The reasons for defendants' designation of the Marple case for consolidation with the Cantrell case need not be investigated. It is enough that they made the designation and did not object prior to trial. Under these circumstances, we will not reverse.
Neither plaintiff had cancer at the time of trial, but sought damages for their fear that they would develop cancer in the future. Defendants contend that the trial court erred in admitting evidence that plaintiffs had an increased risk of contracting cancer due to their asbestos exposure.
In Lavelle v. Owens-Corning Fiberglas Corp., 30 Ohio Misc.2d 11, 30 OBR 223, 507 N.E.2d 476 (1987), the court held that while an asbestos plaintiff may not recover damages for an increased risk of cancer in the future, he may nonetheless recover damages for his present fear that he will contract cancer due to his asbestos exposure. The court thus denied the defendant's motion to exclude evidence relating to the increased risk of cancer.
A real distinction can be drawn between the possibility of recovery for increased risk of cancer and that for increased fear of cancer ("cancerphobia").... Cancerphobia is a claimed present injury consisting of mental anxiety and distress over contracting cancer in the future, as opposed to risk of cancer, which is a potential physical predisposition of developing cancer in the future.
Increased fear of cancer, to be compensable, means that an asbestosis-afflicted plaintiff is aware that he in fact possesses an increased statistical likelihood of developing cancer, and that from this knowledge springs a reasonable apprehension which manifests itself in mental distress. Reasonable in this context is not equivalent to probability or certainty, but is for a fact-finder to determine.
507 N.E.2d at 480-81 (citations and footnote omitted).
In this case, the trial court specifically instructed the jury that no damages could be awarded for an increased risk of cancer, but stated that the jury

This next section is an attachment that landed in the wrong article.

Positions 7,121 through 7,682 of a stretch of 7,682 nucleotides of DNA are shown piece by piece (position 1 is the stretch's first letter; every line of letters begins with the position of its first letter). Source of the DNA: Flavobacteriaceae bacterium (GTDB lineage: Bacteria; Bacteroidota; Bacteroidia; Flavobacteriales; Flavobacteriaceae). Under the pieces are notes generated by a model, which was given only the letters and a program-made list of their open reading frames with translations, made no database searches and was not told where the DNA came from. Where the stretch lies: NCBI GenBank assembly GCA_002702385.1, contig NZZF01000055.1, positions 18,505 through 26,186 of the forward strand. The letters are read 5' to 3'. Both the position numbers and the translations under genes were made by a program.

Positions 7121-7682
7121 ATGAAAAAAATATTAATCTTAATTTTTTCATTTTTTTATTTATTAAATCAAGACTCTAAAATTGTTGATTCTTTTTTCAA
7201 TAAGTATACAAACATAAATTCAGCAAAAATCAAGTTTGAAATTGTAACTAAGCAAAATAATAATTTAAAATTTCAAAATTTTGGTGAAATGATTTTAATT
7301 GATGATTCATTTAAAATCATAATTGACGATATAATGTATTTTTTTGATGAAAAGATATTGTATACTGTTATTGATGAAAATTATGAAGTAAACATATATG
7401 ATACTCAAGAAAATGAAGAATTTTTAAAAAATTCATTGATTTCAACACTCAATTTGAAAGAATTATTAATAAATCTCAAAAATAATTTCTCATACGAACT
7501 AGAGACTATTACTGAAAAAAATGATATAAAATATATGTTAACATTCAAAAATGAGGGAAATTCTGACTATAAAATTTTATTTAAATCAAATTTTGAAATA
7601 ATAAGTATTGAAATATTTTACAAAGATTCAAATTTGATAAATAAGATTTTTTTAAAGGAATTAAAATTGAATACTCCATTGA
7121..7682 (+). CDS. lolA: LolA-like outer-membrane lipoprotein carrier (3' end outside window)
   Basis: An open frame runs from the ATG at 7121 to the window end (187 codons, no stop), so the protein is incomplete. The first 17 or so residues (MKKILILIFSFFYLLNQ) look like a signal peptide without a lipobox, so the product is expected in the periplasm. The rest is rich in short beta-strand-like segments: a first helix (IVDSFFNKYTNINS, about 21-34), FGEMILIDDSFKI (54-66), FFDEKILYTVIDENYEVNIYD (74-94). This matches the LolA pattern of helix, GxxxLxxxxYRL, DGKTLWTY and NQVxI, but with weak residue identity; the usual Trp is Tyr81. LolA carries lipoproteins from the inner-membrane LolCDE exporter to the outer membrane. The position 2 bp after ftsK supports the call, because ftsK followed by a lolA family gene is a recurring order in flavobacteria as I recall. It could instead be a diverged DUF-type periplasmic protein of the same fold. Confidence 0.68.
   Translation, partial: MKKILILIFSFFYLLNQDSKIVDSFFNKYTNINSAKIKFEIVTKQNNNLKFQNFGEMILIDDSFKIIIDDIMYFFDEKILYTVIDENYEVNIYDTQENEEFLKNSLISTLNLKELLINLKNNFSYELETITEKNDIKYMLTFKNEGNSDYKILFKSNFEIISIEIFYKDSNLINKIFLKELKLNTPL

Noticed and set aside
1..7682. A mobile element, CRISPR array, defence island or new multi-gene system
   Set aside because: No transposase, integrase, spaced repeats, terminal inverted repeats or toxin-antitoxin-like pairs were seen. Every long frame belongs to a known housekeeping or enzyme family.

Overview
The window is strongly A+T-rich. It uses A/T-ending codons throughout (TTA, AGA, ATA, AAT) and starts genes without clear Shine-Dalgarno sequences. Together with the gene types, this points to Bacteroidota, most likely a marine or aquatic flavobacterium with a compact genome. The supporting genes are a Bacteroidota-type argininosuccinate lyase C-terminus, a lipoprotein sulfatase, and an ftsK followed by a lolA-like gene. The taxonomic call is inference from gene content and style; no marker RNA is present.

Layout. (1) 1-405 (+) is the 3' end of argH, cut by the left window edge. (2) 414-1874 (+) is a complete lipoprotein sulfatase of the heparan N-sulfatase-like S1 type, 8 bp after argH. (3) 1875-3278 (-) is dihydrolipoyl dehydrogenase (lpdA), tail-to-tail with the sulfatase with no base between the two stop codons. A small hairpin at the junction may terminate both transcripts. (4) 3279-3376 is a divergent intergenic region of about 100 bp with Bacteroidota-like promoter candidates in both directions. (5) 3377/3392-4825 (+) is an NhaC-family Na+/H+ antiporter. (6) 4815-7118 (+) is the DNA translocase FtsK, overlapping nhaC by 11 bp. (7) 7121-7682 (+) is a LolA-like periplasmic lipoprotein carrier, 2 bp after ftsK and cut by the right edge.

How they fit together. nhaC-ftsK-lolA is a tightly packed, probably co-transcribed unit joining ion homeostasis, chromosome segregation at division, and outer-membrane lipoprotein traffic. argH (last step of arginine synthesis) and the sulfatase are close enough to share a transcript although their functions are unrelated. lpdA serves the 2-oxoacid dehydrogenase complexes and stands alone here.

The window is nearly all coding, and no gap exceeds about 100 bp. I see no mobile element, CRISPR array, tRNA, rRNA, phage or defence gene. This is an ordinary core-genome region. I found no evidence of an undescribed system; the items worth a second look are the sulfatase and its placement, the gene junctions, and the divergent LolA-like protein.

may award, as an element of compensatory or actual damages, damages proved for emotional distress suffered as a result of demonstrated fear of developing an asbestos-related cancer.
The question of whether plaintiffs' apprehensions of developing cancer are reasonable is for you the jury to determine. The probability of plaintiffs developing cancer is but one factor to be considered in making this determination.
Defendants make no claim that these instructions are incorrect.
Evidence of an increased risk of cancer is relevant to whether a plaintiff's fear of cancer is reasonable, as required by Lavelle, and reflected in the jury instructions. This evidence, in addition to the evidence that both Cantrell and Marple had an actual fear or concern about the risk of cancer were the necessary predicates for the mental anguish damages they sought. The district court's admission of the risk of cancer evidence was therefore proper.
Dr. Michael Kelly examined both Cantrell and Marple as part of a screening process set up by the union representing workers at the Lockland facility. Dr. Kelly testified at his deposition regarding the association between asbestos exposure and laryngeal cancer based upon epidemiologic evidence reported in medical literature. When asked whether there was anything other than medical literature that provided a basis for 1013*1013 his opinion, Dr. Kelly stated that he had diagnosed three individuals as having laryngeal cancer from the 150 workers he personally examined from the Lockland facility.
That by itself doesn't prove that something there is causing — something like asbestos is causing the problem, but that kind of prevalence or incidence is very high, far in excess of — hundreds of times what one might have expected. In fact, one wouldn't expect to find laryngeal cancer in 150 people. Its incidence is far less than that.
According to Dr. Kelly, the incidence of laryngeal cancer in the general population is about four per 100,000 individuals per year.